- Jan 11, 2018 at 10:53 am #3511809
I’ll be using a big 2 person, 2 vestibule tent on my solo trips this year. It’s overkill for one person, but I’m fairly committed now that I’ve sold my beloved solo tent.
The new tent is self supported without the vestibules staked out. It’s also about half as wide without the vestibules, so I’m trying to learn a good method to pitch without them extended. They’d need to be bunched up and staked down a few inches past the inner tent.
I’ll probably use the trick of tying the fly off around a rock to create an attachment point for some cord. Is there a special technique I should know? More often than not I would still look for enough space to pitch one vestibule to have a functional door and ….vestibule. But in an emergency, or for convenience, I’d like to be able to squeeze my tent into tight spots and tie up/stake down both vestibules and be protected from rain. If it weren’t raining I could just leave the doors rolled up.
Can anyone offer advice for being comfortable and efficient with this setup? I know I’m using the wrong tool for the job but I don’t plan to swap tents again.Jan 11, 2018 at 11:44 am #3511811
The tent is a Big Sky Chinook 2 by the way.
I’m now thinking this is the perfect opportunity to glue on a little patch with a stake loop. Silicone scrap and some silnet. I didn’t want to alter the tent but it’s practically nothing if I do it neatly.
I’d still like to hear tips on making it work. I’m sure it won’t be easy staying dry without a vestibule.
Jan 11, 2018 at 3:23 pm #3511822Jan 11, 2018 at 8:35 pm #3511886
- This reply was modified 1 week, 3 days ago by XYZ.
Todd StoughBPL Member
can you add a pull tab to the end of each door. Then using a stake at each pull out, cross the doors and stake them? One would fold close to the door and the other would overlap it.
Now that I’m visualizing it, the pull outs might need to be part way up the door to account for the extra fabric.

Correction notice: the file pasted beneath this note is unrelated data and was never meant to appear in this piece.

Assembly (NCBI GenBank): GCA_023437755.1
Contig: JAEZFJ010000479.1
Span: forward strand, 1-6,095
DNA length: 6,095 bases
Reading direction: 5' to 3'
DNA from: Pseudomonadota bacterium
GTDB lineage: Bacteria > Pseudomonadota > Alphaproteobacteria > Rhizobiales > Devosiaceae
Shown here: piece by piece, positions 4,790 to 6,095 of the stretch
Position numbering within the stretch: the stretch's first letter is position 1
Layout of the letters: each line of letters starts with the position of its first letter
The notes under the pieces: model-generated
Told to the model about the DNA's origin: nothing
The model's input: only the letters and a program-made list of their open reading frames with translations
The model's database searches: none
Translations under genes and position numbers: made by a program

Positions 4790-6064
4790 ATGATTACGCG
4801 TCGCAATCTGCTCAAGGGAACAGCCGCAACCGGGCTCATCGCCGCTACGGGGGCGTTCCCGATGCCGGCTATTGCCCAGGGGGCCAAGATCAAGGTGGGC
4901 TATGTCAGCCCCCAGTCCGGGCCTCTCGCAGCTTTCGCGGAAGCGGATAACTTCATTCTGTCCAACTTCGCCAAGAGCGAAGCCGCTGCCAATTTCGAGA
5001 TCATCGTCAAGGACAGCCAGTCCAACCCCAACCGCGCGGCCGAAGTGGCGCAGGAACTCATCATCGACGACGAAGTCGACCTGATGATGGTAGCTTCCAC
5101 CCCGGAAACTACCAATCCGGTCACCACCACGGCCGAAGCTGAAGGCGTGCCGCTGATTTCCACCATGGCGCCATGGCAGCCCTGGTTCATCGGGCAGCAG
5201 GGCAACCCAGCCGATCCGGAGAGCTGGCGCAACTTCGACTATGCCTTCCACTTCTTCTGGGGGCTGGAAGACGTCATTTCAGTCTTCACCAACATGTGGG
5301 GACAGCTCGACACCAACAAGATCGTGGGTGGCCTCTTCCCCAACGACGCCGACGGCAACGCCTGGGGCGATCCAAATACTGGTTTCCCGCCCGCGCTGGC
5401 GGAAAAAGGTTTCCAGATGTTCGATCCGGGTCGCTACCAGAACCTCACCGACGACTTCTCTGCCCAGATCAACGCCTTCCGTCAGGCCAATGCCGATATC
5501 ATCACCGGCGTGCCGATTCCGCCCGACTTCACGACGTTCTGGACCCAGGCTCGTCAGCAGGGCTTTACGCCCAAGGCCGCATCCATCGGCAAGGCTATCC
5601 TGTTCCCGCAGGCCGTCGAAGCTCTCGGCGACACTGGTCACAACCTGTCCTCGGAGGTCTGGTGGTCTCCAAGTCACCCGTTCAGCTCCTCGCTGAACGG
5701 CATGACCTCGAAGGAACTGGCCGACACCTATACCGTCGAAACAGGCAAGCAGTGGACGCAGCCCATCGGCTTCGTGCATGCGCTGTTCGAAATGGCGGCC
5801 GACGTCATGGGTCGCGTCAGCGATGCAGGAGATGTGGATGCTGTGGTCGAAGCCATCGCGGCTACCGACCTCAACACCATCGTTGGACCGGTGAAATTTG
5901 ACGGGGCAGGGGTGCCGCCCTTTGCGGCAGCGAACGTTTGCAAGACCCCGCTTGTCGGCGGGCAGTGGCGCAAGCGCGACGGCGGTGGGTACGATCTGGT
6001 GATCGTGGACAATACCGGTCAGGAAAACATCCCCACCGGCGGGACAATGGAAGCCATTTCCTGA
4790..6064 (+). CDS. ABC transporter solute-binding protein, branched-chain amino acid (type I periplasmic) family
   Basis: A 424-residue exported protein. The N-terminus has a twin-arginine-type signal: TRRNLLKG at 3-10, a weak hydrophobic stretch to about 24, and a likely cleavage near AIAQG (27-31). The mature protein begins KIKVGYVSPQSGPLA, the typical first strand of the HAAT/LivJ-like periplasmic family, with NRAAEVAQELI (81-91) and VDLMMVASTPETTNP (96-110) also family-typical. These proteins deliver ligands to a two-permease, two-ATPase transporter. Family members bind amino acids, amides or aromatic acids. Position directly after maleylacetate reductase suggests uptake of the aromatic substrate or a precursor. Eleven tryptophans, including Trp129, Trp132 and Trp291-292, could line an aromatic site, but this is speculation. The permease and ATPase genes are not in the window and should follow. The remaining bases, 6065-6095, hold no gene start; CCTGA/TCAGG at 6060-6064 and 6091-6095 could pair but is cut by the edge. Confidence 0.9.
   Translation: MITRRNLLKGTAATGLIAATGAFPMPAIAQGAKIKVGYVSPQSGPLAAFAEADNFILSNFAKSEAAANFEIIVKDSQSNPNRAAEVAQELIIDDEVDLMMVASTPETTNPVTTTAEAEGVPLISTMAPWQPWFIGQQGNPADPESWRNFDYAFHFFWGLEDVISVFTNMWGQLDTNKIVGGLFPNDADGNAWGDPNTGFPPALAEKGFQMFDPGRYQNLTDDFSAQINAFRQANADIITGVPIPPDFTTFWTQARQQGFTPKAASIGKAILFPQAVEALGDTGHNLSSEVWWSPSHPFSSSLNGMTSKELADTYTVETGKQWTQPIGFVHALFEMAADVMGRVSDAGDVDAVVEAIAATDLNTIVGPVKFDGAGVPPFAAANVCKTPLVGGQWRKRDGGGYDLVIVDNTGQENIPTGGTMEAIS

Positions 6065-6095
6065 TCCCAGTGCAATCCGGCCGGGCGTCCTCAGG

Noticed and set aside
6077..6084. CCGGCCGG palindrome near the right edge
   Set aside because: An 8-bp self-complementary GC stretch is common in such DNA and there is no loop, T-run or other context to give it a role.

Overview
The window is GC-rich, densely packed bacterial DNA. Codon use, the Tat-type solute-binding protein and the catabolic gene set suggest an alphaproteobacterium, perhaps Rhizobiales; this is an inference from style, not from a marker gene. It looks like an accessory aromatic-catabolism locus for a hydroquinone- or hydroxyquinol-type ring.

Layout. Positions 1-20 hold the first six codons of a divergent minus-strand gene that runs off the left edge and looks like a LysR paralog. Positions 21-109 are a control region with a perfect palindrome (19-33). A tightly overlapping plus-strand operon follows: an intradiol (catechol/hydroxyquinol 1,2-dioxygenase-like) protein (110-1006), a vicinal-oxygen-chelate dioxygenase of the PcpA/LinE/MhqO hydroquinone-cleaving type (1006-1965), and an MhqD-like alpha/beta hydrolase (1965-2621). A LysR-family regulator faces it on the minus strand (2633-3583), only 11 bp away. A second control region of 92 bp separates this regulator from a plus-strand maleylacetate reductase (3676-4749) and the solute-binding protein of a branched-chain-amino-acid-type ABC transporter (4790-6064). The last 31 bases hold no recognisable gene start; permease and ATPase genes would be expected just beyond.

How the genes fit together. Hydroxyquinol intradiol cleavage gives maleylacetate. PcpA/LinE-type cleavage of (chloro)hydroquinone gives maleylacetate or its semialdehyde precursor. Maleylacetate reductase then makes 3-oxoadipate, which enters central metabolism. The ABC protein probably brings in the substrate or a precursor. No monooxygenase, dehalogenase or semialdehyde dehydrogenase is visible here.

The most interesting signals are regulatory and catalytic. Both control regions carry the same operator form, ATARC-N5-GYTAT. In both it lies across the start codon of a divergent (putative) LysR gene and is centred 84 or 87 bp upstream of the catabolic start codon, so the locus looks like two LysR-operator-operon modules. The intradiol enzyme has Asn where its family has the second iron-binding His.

This is how alot of guys close the “doors” on winter tarps.Jan 11, 2018 at 8:52 pm #3511891
Rene RavenelBPL Member
Will it pitch w/o that 3rd cross pole?
Looks like you could guy the loops for the 3rd pole to the loops for the remaining poles. Arrange them so they bunch up the vestibule wall w/o the door, so your door ends up pulled taut, flush against the tent wall. The vestibule wall w/o the door will be slack, but the the door and zipper will be somewhat tensioned and usable.
Bonding additional loops on sounds like a good idea to me. You could potentially place them on the non-door vestibule wall so they connect to the pole and/or pole loops as suggested above. This would have the benefit of providing a (relatively) fully tensioned fly wall, confining the slack area to a few inches next to the pole at the end of the tent.
Get a friend to help pull the fly taut to figure out where to add the loops – you’re going to want more than 2 hands.
You might want to use these “http://www.questoutfitters.com/Tent_Poles_Parts.htm#TENT CLIP” – I’d locate them near the existing clips. Or make a loop that goes around the existing clip. If you attach to the pole halfway between existing clips you could end up generating loads the structure wasn’t design to withstand.
Show us pictures once you get it done!
Jan 13, 2018 at 4:23 am #3512136
- This reply was modified 1 week, 2 days ago by Rene Ravenel.
Thanks! Your outside perspectives are really valuable. I’m more confident it will work out. Yes, Rene, that’s the correct tent you linked. I think it’s meant to pitch fully tensioned without that third pole but I haven’t fully gotten the chance. I’m a little alarmed that there’s not an open space in my house big enough to extend both vesitbules…I’ll be searching for clearings in the woods that are wider than my (tiny) bedroom.
I’ll get the tent out tomorrow to see how everything lines up with the existing tabs and clips. I have a bunch of linelocs I could tie on so I might not need to glue anything. I hope I can get half of each vestibule fully tensioned as y’all suggest, something I overlooked in my visualization. Staking each half of each vestbule down as Todd mentioned could be an awfully simple solution.
I’ll be sure to add photos when I’m able.Jan 13, 2018 at 8:52 am #3512168
@rcaffinLocale: Wollemi & Kosciusko NPs, Europe
I strongly suspect that you will find that without the vestibules correctly deployed, the tent will be rather unstable in the wind. It is not a good design for wind anyhow, but why make it worse?
CheersJan 13, 2018 at 9:34 am #3512171
Franco DarioliBPL Member
I have played with that idea with a couple of tents.
It (in theory…) should work if it is just raining but if you have wind too the outside fold needs to be on the lee side otherwise the wind will cause the folded door to flap and or blow out.
I would think that a better (but not ideal) way would be not to zip the door up and overlap the two panels as close to the inner as possible.
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